How To Paint Wine Glasses

A great way to breathe new life into plain old wine glasses is by painting them. They make for great gifts and it’s super easy to make your own DIY painted wine glasses at home.

Painting your own gives you the freedom to get creative and make personalized pieces for you and your friends or family. Alternatively, they look great as decorative items too!

In this guide, we’ll take you step-by-step through the process of painting your own wine glasses. It involves three key steps; Preparation, Painting, and Curing. 

Let’s get started!

Preparation

1.Start by washing your glass, or glasses, in warm soapy water. Even if your glass is brand new, it may have still gathered dust while sitting in your cupboard.

Make sure it’s sparkling clean before you continue, as if you apply paint on top of grime and dirt, it won’t last and will slide off quickly. Be sure to rinse away all of the suds and let it dry adequately before painting, as painting on streaky glass is far more difficult. 

2.Once your glass has completely dried, take a piece of tissue paper and put a few drops of rubbing alcohol on it. Using the tissue paper, rub the glass to remove any oil, soap residue, dirt, or fingerprints that may still linger, which can end up ruining your final piece.

After this, allow the glass to dry for around 10 minutes before moving onto the next step. If you don’t have any rubbing alcohol at home, white vinegar makes for a great alternative. 

3.Next, peel and stick some masking tape around the entire rim of your glass. You should aim for a roughly 2cm rim of your glass to be paint-free.

This is because not all paint is suitable for contact with our mouths, as some contain potentially harmful and toxic ingredients. Also, the paint is more likely to rub off and fade away over time if it’s constantly coming into contact with your mouth.

Before you grab for the paintbrush, double-check that your tape around the rim is perfectly even. Even if it’s a little bit askew, it’ll be very noticeable when you peel it away later.

It only takes a couple of seconds to adjust the tape, and we recommend doing so until you get it just right. 

Painting

1. Begin by first sketching out your desired design onto a piece of paper. Sketching out your design prior to painting means that you can slide the piece of paper inside the glass, and trace the pattern as you paint- Genius!

If you’re talented enough to be able to sketch the design onto tissue paper, we recommend doing so- this is because tissue paper is far more flexible than regular copier paper, making it easier to bend into your glass.

If you don’t want to sketch your own design, you can create funky geometric shapes and patterns by using more masking tape and then painting around it. 

2.Next, it’s time to affix your stencil to your glass. The paper should be flush with the inside of the glass. If it’s not, or it’s sagging a little, you can stuff the glass with some rags or a bundle of socks- this will take up space and push the paper to the surface of the glass.

Alternatively, you can buy pre-made adhesive stencils from most good craft stores, and these make for an easy and time-efficient way to achieve this.

3.Start sketching your design onto your glass using a fine point pen or marker that won’t wipe away easily. If you make a mistake or don’t like the sketch you make, you can wipe away the marker with a q-tip soaked in rubbing alcohol- this will act as a sort of eraser that you can use as you draw.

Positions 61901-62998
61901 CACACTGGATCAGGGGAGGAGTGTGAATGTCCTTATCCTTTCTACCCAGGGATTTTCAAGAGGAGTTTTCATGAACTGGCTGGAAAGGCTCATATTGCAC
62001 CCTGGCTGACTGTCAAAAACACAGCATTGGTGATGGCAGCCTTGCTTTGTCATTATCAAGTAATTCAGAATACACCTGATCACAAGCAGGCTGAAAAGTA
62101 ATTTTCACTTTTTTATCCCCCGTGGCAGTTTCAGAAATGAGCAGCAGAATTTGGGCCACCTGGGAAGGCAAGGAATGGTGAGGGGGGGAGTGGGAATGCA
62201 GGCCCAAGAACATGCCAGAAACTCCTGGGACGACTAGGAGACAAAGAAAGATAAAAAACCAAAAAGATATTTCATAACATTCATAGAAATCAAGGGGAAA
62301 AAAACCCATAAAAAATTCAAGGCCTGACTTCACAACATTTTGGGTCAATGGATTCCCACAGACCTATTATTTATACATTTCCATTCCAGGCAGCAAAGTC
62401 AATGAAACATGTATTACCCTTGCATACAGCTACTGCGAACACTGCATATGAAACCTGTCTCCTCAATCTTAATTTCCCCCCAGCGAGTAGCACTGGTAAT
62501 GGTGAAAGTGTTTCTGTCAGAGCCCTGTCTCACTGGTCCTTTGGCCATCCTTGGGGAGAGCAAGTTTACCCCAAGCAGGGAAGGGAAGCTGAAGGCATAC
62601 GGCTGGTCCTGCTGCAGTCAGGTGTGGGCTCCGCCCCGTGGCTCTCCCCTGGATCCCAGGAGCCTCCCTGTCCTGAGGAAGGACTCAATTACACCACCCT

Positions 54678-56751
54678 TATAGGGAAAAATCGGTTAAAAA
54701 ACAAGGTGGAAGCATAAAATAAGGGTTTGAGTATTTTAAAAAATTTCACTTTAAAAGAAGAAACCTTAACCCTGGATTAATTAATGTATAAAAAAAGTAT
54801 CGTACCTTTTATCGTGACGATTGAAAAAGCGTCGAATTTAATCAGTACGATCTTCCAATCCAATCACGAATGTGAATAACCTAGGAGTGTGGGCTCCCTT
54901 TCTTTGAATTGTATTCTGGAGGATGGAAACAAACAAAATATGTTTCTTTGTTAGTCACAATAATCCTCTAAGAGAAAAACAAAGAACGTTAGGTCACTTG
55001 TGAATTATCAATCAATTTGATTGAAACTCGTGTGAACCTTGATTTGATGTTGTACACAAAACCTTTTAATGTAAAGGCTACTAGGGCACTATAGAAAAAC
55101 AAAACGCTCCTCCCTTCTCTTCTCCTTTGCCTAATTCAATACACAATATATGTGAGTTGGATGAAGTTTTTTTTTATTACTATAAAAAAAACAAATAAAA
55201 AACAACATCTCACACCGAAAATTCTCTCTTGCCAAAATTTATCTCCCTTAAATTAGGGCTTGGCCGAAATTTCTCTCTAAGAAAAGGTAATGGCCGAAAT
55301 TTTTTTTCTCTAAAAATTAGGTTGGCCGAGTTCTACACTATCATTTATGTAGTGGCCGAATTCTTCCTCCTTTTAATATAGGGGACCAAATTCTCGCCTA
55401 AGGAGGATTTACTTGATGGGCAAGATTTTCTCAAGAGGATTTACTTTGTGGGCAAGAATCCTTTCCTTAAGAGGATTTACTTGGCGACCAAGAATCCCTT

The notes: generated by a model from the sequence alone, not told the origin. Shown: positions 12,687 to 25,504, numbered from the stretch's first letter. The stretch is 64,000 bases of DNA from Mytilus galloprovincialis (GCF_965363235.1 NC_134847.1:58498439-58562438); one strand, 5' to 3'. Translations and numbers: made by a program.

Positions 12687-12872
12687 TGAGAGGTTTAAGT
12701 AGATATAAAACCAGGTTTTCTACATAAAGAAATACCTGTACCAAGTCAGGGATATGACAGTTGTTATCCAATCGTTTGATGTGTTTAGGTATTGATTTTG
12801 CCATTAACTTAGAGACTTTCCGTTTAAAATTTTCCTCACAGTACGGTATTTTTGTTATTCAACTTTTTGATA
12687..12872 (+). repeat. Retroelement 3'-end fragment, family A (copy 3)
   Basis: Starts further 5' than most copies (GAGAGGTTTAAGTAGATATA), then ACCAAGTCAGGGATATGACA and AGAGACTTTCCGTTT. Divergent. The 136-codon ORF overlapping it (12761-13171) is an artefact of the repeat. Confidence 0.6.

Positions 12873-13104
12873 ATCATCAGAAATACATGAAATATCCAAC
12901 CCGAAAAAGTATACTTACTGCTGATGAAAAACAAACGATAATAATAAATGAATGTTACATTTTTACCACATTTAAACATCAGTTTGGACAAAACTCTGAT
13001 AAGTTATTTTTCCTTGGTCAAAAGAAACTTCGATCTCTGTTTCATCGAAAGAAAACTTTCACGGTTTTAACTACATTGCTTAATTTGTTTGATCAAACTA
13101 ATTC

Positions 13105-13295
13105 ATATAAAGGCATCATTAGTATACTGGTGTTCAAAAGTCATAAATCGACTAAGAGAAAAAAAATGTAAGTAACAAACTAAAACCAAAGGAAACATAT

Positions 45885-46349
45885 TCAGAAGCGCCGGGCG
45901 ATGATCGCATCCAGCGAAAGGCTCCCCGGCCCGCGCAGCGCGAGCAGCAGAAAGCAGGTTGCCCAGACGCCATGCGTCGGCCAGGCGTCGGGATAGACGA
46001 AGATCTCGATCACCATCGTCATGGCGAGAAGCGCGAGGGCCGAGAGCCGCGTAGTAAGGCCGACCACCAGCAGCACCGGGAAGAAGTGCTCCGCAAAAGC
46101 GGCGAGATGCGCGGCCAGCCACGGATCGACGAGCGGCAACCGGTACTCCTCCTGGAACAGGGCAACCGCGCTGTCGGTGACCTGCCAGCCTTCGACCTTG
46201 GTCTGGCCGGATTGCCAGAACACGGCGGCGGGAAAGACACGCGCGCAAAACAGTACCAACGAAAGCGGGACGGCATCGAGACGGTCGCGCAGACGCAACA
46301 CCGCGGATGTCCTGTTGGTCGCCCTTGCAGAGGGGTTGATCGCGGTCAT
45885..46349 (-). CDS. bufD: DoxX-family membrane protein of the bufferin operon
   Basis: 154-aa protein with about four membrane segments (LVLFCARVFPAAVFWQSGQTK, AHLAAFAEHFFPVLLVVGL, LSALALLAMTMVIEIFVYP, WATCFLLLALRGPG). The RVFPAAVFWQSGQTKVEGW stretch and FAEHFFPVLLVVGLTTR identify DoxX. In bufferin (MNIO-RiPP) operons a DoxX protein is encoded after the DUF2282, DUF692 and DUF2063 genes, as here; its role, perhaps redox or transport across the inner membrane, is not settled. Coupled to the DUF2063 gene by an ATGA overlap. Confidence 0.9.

4.Next, it’s time to choose your paints. With so many different kinds out there to choose from, it can get confusing and overwhelming. Enamels are water-based and dishwasher-safe if they are cured correctly, but they’re not suitable for use in the microwave.

Acrylic paints can also work, but some brands are more prone to fading than others. We recommend spraying a premium varnish over acrylic paints to keep them in place. 

Now it’s time to dive in and start painting. Here are some great pattern ideas for a little inspiration:

  • Stripes can be made with masking tape. Remove the tape as soon as you’ve finished painting between the stripes; removing the tape after the paint has dried risks damaging the paint. If your stripes have any irregularities, simply take your craft knife and carefully chip away until the lines are straight.
  • Do some polka-dotting. For dots, use the blunt end of your paintbrush, or a regular art sponge. With a dab of paint and a dish sponge or a sponge brush, you could create intriguing, layered designs.
  • Pour your paint over your wine glass, top to bottom, to create a marbleized effect. Then, pour a thin, equal coating while rotating the glass frequently. Colors can be mixed as desired. This method will work best with liquid fill paints.

Curing

  1. Immediately after painting, you should leave your wine glass and paint to dry for at least 24 hours before proceeding to the curing part of the process. Keep your glass stored upside down on a soft surface such as a draining mat to allow it to dry. 
  2. Next, it’s time to cure the paint to ensure it stays firmly on the glass and withstands years of washing and drinking. If your paint requires heat to cure, here’s how to do it safely:
  • Place a piece of aluminum foil onto a baking tray
  • Preheat the oven to 350°F (180°C). There is no need for preheating. The goal is to place the glass in a cold oven, which will gradually build the heat, as opposed to a hot oven, which may cause the glassware to break.
  • Bake the glasses on the lined baking sheet and place them in the oven right away.
  • Set a 30-minute timer. After 20 minutes, turn off the heat but leave the glass in for another 10 minutes. Then, after 30 minutes, take the glasses out of the oven.
Christina Day
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